I recently gave an interview for a blog regarding my Excel journey. Here are some snippets from that Blog.
Q. Tell us a little bit about the journey to creating an Excel-based business.
It started when I got a job at PricewaterhouseCoopers (PwC). It became fairly apparent early on that I was adept at automating things. (Now, I think this just comes from me being fairly lazy because I realized pretty early on that Excel can do a lot of the heavy lifting.) Once I automated a few processes for PwC, they gave me a whole heap of processes to automate. Eventually, I went and worked for some investment banks where I was dealing with very large amounts of data. I was able to increase my knowledge of how to manage large data sets with very limited resources.
I came back to Australia and started my website out of love and as a hobby. It wasn’t my intention to start a business. I just wanted to give something back to the communities that have given me so much.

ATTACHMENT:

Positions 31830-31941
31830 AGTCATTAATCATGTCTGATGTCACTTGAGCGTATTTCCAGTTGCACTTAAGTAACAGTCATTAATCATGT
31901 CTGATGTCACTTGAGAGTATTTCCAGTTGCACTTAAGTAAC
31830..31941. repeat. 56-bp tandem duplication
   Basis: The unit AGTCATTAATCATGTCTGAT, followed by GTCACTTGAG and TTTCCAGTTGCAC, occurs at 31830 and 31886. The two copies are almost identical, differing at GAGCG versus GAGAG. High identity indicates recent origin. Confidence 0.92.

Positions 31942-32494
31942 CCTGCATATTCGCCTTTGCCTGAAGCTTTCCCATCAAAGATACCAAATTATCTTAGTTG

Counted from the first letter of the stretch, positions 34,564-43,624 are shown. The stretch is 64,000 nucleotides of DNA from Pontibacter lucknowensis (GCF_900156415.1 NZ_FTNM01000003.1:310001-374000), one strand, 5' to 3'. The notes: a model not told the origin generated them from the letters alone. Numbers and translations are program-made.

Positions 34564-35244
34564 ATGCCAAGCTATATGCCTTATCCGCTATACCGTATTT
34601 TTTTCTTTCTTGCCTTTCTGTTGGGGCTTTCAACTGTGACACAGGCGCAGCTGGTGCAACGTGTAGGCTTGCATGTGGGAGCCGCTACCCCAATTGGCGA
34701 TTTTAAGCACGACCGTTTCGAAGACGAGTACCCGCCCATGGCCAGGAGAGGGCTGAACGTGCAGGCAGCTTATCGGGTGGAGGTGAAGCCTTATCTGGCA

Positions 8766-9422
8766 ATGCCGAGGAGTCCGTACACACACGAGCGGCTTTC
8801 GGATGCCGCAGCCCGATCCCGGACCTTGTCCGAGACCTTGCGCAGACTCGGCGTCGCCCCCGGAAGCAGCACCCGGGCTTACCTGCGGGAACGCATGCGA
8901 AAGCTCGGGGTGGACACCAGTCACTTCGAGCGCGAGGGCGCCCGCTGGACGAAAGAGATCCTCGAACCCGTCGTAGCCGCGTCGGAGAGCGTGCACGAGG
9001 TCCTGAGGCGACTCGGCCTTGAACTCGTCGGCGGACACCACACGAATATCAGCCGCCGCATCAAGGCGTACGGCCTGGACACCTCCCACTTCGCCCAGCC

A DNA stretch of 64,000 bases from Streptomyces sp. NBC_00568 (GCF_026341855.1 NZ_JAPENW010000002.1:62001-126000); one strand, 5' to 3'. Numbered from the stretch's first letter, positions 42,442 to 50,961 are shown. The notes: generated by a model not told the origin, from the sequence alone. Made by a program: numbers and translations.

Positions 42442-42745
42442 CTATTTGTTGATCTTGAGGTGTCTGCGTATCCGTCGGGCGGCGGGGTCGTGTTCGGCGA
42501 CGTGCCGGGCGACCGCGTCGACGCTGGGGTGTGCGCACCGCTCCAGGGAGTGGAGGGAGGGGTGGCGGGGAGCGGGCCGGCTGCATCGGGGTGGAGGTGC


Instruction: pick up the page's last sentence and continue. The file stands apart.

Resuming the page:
Q. I was struck by something else you said early on about the sense of gratitude you had for the people who helped you. On your website, you write about how, in giving, you receive.
I often had time on my hands at work, and I would solve Excel problems online in these large online communities. I knew I was an Excel enthusiast because I’d do it at work and then when I got home. I’d be using Excel up until midnight quite frequently for months and years on end.
You think about how the people you’re helping are helping you. You want to answer the question in the quickest way you possibly can, but you’re also thinking, ‘Is this the best way to answer this question?’ So by giving people the information they’re requesting, they’re actually giving you something as well. They’re giving you an improved skill set. Once I realized that, I understood this was a two-way street.
You can read the entire Smallman interview here.